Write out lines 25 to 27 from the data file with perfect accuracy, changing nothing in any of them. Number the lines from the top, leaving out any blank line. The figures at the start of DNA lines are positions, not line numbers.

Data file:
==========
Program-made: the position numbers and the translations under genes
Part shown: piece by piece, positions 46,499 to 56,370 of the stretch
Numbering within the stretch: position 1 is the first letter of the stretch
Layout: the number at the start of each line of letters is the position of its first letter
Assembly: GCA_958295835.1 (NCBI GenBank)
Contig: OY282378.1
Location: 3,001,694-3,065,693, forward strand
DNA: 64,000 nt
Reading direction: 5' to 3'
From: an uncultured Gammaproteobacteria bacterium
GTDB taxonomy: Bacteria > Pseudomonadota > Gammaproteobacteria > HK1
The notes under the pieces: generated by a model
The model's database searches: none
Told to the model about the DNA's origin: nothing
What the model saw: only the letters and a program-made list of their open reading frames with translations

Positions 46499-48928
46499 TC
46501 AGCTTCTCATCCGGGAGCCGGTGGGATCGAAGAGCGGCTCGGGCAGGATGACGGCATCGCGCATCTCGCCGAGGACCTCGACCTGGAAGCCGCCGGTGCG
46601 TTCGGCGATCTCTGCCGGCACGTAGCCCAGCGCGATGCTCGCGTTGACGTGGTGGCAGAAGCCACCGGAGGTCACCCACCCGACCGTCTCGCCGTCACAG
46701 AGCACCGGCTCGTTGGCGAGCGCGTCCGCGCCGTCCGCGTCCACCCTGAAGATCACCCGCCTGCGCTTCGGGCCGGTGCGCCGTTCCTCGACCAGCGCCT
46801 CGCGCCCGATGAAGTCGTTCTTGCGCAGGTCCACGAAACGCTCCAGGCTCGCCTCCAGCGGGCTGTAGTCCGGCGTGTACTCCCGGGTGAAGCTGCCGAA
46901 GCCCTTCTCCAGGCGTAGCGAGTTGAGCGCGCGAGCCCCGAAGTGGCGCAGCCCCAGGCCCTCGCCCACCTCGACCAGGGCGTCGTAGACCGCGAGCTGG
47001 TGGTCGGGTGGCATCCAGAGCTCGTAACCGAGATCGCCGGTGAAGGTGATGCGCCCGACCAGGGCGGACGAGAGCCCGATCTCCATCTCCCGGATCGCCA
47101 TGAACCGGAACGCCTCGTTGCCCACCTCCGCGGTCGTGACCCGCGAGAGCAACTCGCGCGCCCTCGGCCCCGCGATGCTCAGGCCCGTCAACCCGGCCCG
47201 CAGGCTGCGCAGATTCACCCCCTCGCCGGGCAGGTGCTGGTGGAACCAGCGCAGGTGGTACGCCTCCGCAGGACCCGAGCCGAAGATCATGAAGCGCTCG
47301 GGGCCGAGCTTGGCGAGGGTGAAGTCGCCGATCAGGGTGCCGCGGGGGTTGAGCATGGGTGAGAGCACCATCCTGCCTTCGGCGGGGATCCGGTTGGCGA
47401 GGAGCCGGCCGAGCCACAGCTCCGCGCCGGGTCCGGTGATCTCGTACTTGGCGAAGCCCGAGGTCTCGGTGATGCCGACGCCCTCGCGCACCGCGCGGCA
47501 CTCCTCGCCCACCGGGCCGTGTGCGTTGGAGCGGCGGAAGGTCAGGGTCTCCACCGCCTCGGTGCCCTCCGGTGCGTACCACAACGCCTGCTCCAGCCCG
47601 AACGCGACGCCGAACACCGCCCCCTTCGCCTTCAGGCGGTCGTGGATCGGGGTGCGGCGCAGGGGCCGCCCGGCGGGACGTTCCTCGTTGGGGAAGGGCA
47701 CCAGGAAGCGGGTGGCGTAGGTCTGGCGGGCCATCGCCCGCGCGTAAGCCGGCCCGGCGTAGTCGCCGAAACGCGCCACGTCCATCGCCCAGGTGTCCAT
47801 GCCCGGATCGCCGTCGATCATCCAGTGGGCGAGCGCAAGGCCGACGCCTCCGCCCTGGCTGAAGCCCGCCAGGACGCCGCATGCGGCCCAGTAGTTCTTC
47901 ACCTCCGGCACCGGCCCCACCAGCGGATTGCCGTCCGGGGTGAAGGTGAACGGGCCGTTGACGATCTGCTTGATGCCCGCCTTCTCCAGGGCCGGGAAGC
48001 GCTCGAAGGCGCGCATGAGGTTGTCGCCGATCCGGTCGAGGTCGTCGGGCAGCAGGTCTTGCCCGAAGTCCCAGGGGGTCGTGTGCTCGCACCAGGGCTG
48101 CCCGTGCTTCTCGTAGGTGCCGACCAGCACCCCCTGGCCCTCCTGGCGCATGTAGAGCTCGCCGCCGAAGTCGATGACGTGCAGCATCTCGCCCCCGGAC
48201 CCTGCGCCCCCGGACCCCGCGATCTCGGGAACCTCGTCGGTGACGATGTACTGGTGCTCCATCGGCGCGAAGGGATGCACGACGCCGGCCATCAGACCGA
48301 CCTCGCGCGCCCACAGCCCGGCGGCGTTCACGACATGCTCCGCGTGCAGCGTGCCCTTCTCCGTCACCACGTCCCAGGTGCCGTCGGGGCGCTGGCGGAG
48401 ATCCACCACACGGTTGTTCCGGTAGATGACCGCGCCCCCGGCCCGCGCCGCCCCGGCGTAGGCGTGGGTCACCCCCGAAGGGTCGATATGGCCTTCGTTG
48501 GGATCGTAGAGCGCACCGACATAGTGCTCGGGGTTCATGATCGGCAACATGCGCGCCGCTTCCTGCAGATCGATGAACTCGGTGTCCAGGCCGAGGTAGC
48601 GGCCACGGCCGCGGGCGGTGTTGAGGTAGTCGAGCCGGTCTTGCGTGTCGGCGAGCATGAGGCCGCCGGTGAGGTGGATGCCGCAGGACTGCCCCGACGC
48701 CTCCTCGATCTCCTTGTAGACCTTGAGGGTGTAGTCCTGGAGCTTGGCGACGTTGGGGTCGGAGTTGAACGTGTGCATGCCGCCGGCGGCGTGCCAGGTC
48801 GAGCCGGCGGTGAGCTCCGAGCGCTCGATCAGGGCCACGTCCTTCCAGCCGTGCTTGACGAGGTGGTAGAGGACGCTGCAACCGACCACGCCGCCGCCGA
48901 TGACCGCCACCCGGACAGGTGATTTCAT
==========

47201 CAGGCTGCGCAGATTCACCCCCTCGCCGGGCAGGTGCTGGTGGAACCAGCGCAGGTGGTACGCCTCCGCAGGACCCGAGCCGAAGATCATGAAGCGCTCG
47301 GGGCCGAGCTTGGCGAGGGTGAAGTCGCCGATCAGGGTGCCGCGGGGGTTGAGCATGGGTGAGAGCACCATCCTGCCTTCGGCGGGGATCCGGTTGGCGA
47401 GGAGCCGGCCGAGCCACAGCTCCGCGCCGGGTCCGGTGATCTCGTACTTGGCGAAGCCCGAGGTCTCGGTGATGCCGACGCCCTCGCGCACCGCGCGGCA